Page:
Stadiums for the 2018 FIFA World Cup in Russia.
Stadiums for the 2018 FIFA World Cup in Russia.

Mad dash to wire ends, stadiums open for the 2018 FIFA World Cup

From Moscow's grand Luzhniki Stadium, which also hosted the 1980 Summer Olympics, to the worrisomely late Samara Arena, here is a look at where the football matches will be played during the 2018 FIFA World Cup

Although some pushed it down to the wire, all 12 stadiums have been completed in time for the 14 June to 15 July World Cup in Russia.

From Moscow’s grand Luzhniki Stadium, which also hosted the 1980 Summer Olympics, to the worrisomely late Samara Arena, here is a look at where the football games will be played.

Luzhniki Stadium.
Luzhniki Stadium.

Luzhniki Stadium

Capacity: 80,000

Opening: 1956 (renovated 2017)

Estimated cost: $385 million

Matches: 14 June - Russia vs Saudi Arabia; 17 June - Germany vs Mexico; 20 June - Portugal vs Morocco; 26 June - Denmark vs France; 1 July Round of 16; 11 July - Semi-final; 15 July - Final

The historic crucible of Soviet and Russian sport, Luzhniki is the national squad’s home ground and venue for major political events, such as big speeches by President Vladimir Putin. It was gutted and rebuilt for the World Cup, turning it into a football-specific venue. Only its original facade remains.

Fisht Stadium.
Fisht Stadium.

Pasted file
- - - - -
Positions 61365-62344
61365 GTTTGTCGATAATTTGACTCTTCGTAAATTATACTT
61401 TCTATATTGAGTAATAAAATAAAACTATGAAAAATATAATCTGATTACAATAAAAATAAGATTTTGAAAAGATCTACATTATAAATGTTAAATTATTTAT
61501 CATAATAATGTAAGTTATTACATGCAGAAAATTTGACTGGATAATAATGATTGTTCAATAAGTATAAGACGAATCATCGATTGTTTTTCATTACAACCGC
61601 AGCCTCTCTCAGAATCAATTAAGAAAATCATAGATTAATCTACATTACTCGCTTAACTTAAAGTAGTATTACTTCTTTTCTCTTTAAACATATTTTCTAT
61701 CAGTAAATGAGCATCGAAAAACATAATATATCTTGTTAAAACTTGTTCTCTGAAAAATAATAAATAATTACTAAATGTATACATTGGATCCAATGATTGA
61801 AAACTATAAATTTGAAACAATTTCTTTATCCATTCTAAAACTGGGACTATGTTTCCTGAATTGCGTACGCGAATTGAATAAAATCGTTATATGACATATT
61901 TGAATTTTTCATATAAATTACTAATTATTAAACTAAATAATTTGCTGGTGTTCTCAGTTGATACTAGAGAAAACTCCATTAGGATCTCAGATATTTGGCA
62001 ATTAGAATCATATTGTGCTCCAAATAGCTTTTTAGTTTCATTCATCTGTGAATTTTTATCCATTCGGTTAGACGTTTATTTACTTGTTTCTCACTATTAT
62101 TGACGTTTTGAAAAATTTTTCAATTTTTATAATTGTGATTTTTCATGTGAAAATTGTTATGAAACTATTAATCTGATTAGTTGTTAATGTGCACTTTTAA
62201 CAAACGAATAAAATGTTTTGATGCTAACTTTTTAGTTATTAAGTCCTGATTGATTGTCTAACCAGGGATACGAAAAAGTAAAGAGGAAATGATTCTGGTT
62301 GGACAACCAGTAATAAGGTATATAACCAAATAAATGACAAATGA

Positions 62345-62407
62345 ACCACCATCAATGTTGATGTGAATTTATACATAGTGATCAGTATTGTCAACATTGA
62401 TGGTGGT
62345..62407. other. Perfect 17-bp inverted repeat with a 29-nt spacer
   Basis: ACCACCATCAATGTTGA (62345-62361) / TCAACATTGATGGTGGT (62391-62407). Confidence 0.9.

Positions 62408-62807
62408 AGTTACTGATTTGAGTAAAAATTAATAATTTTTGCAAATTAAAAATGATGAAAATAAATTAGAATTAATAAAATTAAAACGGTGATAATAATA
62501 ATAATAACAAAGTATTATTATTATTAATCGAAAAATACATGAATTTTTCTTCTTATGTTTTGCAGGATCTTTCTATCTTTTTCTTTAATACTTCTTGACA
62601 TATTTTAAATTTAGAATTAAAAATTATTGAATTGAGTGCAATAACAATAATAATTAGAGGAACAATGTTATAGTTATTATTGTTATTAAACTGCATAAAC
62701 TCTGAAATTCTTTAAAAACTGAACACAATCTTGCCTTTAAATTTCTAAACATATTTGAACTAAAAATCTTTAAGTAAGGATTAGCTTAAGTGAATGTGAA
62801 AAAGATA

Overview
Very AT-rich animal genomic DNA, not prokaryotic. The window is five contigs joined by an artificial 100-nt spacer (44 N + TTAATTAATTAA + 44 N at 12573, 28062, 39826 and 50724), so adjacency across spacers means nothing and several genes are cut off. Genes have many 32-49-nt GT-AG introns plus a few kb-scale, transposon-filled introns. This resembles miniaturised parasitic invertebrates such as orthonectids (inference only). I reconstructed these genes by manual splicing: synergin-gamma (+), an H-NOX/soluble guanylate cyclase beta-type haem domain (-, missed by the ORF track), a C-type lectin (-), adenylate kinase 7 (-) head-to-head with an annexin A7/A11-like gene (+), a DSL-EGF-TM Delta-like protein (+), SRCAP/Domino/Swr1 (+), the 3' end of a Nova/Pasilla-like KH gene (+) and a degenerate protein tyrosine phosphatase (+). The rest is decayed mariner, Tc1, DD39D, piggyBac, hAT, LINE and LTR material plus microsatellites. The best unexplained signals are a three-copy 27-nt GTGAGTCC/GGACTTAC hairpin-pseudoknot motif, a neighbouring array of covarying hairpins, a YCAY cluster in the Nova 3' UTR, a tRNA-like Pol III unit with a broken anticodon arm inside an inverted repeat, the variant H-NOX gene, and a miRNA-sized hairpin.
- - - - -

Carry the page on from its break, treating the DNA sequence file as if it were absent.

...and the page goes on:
Fisht Stadium

Capacity: 48,000

Opening: 2014 (renovated 2017)

Estimated cost: $380 million + $65 million for renovation

Matches: 15 June - Portugal vs Spain; 18 June - Belgium vs Panama; 23 June - Germany vs Sweden; 26 June - Australia vs Peru; 30 June - Round of 16; 7 July - Quarter-final

Situated not far from Putin’s vacation home on the Black Sea and surrounded by snow-capped mountains, Fisht Stadium is Russia’s most scenic football venue.

Volgograd Arena.
Volgograd Arena.

Volgograd Arena

Capacity: 45,000

Opening: 2018

Estimated cost: $260 million

Matches: 18 June - Tunisia vs England; 22 June - Nigeria vs Iceland; 25 June - Saudi Arabia vs Egypt; 28 June - Japan vs Poland

Reminiscent of the “Bird’s Nest" stadium that hosted the 2008 Summer Games in Beijing, Volgograd Arena was built on the site of the Battle of Stalingrad. The stadium is now the focal point of a major city renovation project.

Nizhny Novgorod Stadium.
Nizhny Novgorod Stadium.

Nizhny Novgorod Stadium

Capacity: 45,000

Opening: 2018

Estimated cost: $275 million

Matches: 18 June - Sweden vs South Korea; 21 June - Argentina vs Croatia; 24 June - England vs Panama; 27 June - Switzerland vs Costa Rica; 1 July Round of 16; 6 July - Quarter-final

With elegant, wave-like stands resembling those of Marseille’s Stade Velodrome, the Volga River stadium will be home to a brand-new local team after the World Cup.

Rostov Arena.
Rostov Arena.

Rostov Arena

Capacity: 45,000

Opening: 2018

Estimated cost: $320 million

Matches: 17 June - Brazil vs Switzerland; 20 June - Uruguay vs Saudi Arabia; 23 June - Korea Republic vs Mexico; 26 June - Iceland vs Croatia; 2 July Round of 16

The southern Russia city is just 60km from east Ukraine where a four-year conflict has killed more than 10,000 people. Russia is taking extensive security measures to make sure the fans are safe.

Kazan Arena.
Kazan Arena.